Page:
Pen Park Hole

From Wikipedia, the free encyclopedia
Jump to: navigation, search
Pen Park Hole
Pen Park, Southmead (geograph 3858829).jpg
Pen Park. The cavern is screened by trees in the background
Map showing the location of Pen Park Hole
Map showing the location of Pen Park Hole
Location Southmead, Bristol, UK
OS grid ST 5853 7922
Coordinates 51°30′38″N 2°35′56″W / 51.510421°N 2.598882°W / 51.510421; -2.598882Coordinates: 51°30′38″N 2°35′56″W / 51.510421°N 2.598882°W / 51.510421; -2.598882
Depth 61 metres (200 ft)
Length 250 metres (820 ft)
Elevation 76 metres (249 ft)
Discovery 1669
Geology Limestone
Access locked, controlled by Bristol City Council
Registry Mendip Cave Registry[1]

Pen Park Hole is a large cavern situated underground, at the edge of Filton Golf Course. The cavern was discovered accidentally in the 17th Century and the first descent was made by Captain Sturmy in 1669. The entrance is adjacent to the Southmead and Brentry housing estates of north Bristol. Access is tightly controlled by Bristol City Council. It was scheduled as a Site of Special Scientific Interest in August 2016 on account of its geological origins, and its cave invertebrate community including the cave shrimp Niphargus kochianus, which is normally known as a spring seepage or chalk aquifer species.[2]

History[edit]

Captain Sturmy descended into the pit on July 2, 1699. Having roped down from an old lead mine, he and a miner companion descended using 25 fathoms (150 ft (46 m)) of rope. They found a large chamber which they illuminated with candles. Exploring further they found an underground river 20 fathoms wide. Seeing a passage 30 ft (9 m) above them, they had a ladder lowered which they used to ascend into the passage. Here they found what they thought was a rich mine "an abundance of strange places, the flooring being a kind of a white stone, enamelled with lead-ore, and the pendant rocks were glazed with saltpetre, which distilled upon them from above, and which time had petrified." After a few hours they ascended to the surface, but the unfortunate Captain Sturmy suffered from a severe headache for four days, developed a fever and died. This gave the hole a bad reputation and for a long time, nobody was willing to explore it further.[3]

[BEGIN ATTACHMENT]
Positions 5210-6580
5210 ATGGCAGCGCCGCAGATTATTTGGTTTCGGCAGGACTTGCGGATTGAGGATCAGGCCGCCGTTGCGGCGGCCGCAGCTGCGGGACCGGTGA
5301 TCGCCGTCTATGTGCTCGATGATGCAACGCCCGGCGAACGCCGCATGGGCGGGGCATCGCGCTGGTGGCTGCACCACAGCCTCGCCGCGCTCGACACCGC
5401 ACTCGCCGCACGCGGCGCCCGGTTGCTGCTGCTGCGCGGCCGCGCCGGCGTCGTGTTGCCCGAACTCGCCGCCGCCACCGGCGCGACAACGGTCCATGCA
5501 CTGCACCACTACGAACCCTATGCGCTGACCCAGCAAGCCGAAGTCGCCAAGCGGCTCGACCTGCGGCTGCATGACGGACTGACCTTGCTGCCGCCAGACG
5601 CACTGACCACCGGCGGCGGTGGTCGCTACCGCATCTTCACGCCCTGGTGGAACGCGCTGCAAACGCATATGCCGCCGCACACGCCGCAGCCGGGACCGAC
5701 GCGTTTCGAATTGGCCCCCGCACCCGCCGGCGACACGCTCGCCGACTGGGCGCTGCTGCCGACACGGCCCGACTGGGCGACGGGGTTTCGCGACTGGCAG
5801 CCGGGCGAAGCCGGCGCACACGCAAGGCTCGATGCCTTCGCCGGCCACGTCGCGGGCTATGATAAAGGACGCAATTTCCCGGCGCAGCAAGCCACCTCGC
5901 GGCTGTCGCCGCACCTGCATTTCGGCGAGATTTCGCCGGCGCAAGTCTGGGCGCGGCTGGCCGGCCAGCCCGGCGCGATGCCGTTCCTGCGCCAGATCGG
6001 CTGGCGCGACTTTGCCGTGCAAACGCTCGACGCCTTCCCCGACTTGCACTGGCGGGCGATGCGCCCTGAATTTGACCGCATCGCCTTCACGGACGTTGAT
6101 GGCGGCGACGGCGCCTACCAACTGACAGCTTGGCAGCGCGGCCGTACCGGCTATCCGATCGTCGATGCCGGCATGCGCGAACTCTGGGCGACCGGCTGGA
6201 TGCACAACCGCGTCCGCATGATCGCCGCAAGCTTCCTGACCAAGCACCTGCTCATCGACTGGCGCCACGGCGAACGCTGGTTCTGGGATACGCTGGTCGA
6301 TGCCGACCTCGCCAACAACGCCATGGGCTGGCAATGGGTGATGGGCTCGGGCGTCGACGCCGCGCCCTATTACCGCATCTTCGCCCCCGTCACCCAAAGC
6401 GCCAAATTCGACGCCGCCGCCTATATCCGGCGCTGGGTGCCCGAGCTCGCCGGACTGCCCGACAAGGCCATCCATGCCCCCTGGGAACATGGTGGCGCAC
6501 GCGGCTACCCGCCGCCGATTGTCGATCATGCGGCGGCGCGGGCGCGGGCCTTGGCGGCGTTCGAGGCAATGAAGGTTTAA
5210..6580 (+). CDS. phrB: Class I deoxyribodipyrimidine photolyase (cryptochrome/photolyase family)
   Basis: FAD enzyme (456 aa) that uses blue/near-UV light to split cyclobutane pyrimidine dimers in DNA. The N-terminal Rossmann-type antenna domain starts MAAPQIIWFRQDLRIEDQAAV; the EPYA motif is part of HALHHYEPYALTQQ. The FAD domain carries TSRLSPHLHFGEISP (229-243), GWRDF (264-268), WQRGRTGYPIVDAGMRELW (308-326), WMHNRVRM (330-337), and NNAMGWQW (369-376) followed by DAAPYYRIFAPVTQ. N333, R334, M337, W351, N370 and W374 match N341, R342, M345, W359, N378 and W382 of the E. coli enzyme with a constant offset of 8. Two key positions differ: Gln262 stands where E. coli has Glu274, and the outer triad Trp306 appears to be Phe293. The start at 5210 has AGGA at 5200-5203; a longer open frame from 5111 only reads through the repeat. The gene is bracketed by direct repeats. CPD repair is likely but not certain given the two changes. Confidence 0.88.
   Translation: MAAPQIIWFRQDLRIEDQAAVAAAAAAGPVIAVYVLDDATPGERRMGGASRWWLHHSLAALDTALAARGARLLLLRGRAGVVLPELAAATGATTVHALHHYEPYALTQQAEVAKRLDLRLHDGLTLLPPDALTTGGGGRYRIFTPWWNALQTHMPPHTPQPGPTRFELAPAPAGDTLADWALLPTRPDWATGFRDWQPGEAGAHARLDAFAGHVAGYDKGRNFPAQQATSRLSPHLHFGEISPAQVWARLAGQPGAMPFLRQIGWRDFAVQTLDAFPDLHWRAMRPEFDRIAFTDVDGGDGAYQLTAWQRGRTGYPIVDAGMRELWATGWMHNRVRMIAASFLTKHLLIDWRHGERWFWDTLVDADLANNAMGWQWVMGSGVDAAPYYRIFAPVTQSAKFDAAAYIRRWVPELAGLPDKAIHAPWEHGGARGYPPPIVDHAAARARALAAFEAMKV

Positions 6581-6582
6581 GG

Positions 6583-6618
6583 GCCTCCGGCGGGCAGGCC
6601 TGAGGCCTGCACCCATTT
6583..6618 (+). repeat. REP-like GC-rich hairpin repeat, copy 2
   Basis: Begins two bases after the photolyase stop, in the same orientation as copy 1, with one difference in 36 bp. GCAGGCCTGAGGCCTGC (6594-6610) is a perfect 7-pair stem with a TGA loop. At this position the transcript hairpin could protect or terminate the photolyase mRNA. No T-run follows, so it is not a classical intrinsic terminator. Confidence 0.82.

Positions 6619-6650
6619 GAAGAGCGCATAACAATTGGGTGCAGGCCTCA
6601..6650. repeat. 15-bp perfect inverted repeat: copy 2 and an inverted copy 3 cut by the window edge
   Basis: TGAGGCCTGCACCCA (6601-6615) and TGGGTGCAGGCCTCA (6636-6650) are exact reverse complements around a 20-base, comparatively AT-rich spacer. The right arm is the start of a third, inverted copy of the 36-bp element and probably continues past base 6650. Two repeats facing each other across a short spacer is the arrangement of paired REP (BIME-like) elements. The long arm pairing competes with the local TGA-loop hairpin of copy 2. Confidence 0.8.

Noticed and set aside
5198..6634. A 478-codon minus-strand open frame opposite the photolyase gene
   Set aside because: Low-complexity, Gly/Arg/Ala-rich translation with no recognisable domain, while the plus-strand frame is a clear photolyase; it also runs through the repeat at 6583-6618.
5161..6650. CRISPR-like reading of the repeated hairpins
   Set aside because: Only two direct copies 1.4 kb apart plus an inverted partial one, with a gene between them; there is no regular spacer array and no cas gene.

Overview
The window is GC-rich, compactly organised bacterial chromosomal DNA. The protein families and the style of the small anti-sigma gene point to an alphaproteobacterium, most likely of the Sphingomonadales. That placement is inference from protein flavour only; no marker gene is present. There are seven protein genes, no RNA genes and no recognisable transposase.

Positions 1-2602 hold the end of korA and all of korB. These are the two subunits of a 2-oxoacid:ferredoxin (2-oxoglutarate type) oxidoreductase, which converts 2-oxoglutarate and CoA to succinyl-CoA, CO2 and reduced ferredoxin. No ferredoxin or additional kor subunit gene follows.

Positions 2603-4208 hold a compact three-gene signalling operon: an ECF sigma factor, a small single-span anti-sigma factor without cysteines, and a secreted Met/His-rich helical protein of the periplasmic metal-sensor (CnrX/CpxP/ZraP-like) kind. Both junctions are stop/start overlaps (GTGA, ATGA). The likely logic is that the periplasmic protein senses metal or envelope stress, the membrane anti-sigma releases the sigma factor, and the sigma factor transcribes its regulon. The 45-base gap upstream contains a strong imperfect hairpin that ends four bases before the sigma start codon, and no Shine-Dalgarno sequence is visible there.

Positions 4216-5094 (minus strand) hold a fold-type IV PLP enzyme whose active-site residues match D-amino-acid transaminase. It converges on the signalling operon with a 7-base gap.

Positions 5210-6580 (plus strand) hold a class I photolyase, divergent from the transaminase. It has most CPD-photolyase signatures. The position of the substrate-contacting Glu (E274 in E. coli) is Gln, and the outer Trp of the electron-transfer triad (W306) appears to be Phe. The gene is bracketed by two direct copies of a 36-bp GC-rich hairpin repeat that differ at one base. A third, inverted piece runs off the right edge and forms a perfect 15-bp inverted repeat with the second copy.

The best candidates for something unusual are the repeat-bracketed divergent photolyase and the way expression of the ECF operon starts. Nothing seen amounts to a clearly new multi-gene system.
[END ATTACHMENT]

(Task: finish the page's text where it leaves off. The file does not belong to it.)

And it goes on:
On 17 March 1775 Reverend Thomas Newnam of Redcliffe Church fell to his death while attempting to plumb the depth when the tree branch onto which he was holding broke. His body was recovered 17 days later.[4]

Description[edit]

The cave consists of some short climbs, and a few chambers, the last of which is a very tall rift chamber with a lake that changes height by as much as 20 metres. Side passages contain impressive dogtooth spar. The cave was formed by rising geothermal water (and is one of the best examples of a hydrothermal cave in the UK or Ireland), making it far older than other caves in the area, at around 190 million years old. The cave entrance is in a residential area and is protected by a steel plate for safety reasons. Access is under the control of Bristol City Council.[5]

References[edit]

  1. ^ "Pen Park Hole". Mendip Cave Registry & Archive. Retrieved 2012-03-30. 
  2. ^ "Pen Park Hole SSSI Bristol" (PDF). Natural England. Retrieved 27 September 2016. 
  3. ^ Readings in Natural Philosophy; or, a Popular display of the wonders of nature, etc. Horatio Phillips. 1828. p. 65. 
  4. ^ G.J. Mullan (1993). "Pen Park Hole, Bristol: A reassessment". UBSS Proceedings. UBSS. 19 (3): 291–311. 
  5. ^ "Pen Park Hole". University of Bristol Spelaeological Society. Retrieved 8 August 2016. 

External links[edit]

Pen Park Hole (2013) http://www.penparkhole.org.uk/

UK Caves - Pen Park Hole (2011) http://www.ukcaves.co.uk/cave-penpark